NOON BOOK DISCUSSION
3545 Student Activities Bldg.
W HOLE EARTH CATALOG
reviewed by Bob Houert
T HE GR EET ING OF AM E RICA
reviewed by Vice Pres. Krouss
OFFICE OF RELIGIOUS AFFAIRS
Michigan Union, 3rd floor
BIG DOUBL E FEATUR E!
By The Associated Press
A FEDERAL GRAND JURY yesterday indicted Standard Oil
Co. of California and a subsidiary, Chevron Shipping Co., on
carges ofa rpolluting San Francisco Bay in a massive oil spill
The indictment was brought under the 1899 Refuse Act, which
carries a fine of not more than $2,500 for corporate defendants.
Two Standard Oil Tankers collided near the Golden Gate Bridge
Jan. 18, spililng 840,000 gallons of fuel oil into the bay. The oil
slick blackened beaches over a 50-mile area and killed thousands
THE S'TOCK MARKET yesterday dropped for the 11th
straight session, falling 8.98 points to 836.38, its lowest level
in over nine months.
Analysts said investors were showing their uncertainty over
Phase 2 of President Nixon's economic program, the international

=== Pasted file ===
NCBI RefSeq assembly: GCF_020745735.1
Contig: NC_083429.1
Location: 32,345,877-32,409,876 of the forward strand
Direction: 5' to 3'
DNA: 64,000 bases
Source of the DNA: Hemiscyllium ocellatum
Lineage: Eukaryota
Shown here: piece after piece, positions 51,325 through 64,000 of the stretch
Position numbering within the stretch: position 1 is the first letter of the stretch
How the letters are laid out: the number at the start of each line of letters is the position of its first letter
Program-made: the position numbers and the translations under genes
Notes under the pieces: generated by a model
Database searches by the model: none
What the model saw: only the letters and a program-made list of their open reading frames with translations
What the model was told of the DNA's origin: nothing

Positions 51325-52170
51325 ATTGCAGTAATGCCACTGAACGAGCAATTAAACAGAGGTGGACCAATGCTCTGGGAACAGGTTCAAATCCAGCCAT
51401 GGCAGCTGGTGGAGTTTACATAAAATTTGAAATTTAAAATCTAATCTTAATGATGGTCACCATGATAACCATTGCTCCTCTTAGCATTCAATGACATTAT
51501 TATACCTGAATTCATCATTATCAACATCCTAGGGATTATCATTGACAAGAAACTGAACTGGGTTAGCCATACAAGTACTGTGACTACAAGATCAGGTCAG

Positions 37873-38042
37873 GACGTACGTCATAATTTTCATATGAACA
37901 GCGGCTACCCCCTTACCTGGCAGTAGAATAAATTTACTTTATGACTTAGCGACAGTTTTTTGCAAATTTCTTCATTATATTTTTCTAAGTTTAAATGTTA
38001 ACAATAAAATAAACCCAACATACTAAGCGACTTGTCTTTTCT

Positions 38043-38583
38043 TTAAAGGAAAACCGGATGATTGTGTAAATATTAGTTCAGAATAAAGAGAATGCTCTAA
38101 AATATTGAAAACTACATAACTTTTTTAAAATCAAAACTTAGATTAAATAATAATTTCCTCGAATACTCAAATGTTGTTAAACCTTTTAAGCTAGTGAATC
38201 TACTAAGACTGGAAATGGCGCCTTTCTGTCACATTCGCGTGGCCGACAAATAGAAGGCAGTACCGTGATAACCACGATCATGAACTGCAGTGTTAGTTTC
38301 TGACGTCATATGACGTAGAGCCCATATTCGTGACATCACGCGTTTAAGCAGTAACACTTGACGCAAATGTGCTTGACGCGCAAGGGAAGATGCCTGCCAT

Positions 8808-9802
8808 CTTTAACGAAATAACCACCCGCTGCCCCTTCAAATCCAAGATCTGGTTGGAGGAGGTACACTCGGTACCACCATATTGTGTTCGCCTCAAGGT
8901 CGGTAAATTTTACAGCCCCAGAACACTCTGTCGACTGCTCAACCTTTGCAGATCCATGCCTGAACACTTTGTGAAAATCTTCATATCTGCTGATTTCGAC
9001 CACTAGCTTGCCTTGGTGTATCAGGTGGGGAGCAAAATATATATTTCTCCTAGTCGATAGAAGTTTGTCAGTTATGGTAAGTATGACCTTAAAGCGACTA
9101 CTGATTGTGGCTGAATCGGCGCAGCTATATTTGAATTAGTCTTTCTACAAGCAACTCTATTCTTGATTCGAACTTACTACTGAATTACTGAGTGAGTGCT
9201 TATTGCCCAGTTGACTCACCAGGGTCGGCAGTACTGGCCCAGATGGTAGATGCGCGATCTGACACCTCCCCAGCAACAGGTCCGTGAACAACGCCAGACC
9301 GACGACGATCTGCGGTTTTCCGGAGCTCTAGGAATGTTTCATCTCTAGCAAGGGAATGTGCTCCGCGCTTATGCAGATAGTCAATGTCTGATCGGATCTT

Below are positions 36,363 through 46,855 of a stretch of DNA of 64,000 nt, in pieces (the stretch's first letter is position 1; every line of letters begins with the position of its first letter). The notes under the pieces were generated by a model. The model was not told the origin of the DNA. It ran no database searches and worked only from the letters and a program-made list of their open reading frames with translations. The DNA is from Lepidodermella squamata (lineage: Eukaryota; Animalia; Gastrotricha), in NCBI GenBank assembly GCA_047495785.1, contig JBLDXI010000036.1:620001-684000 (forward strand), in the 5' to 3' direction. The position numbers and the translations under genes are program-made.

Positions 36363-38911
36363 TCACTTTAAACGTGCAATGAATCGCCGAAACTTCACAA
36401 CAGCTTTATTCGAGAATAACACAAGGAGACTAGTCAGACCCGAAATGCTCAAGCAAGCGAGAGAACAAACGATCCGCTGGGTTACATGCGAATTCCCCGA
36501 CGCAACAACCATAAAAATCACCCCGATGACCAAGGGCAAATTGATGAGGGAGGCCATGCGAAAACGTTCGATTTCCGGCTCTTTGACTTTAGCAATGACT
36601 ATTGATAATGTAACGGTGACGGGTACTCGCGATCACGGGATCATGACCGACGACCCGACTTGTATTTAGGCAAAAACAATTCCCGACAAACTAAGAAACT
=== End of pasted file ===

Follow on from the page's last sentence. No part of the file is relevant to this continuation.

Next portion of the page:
monetary problem, and the possibility of foreign reaction to Amer-
ican trade policies.
PRESIDENT TITO of Yugoslavia yesterday arrived in the
United States for a six-day state visit and talks with President
Tito will be officially greeted this morning by Nixon at the
White House Meanwhile, he is a "distinguished private visitor'"
CUBA ACCUSED the United States yesterday of "arbitrary
and discriminatory action" in prohibiting a Cuban delegation from
participating in an international sugar conference in Louisiana.
The Cuban pilot who flewv the uninvited delegation to New Or-
leans has refused to fly the plane back to Cuba.
Havana radio called the refusal of the United States to issue
visas to the 19 Cuban technicians a "new manifestation of the
arbitrary arid imperialistic policy of the Yankee government." , -
AN EXPLOSION early yesterday damaged a headquarters of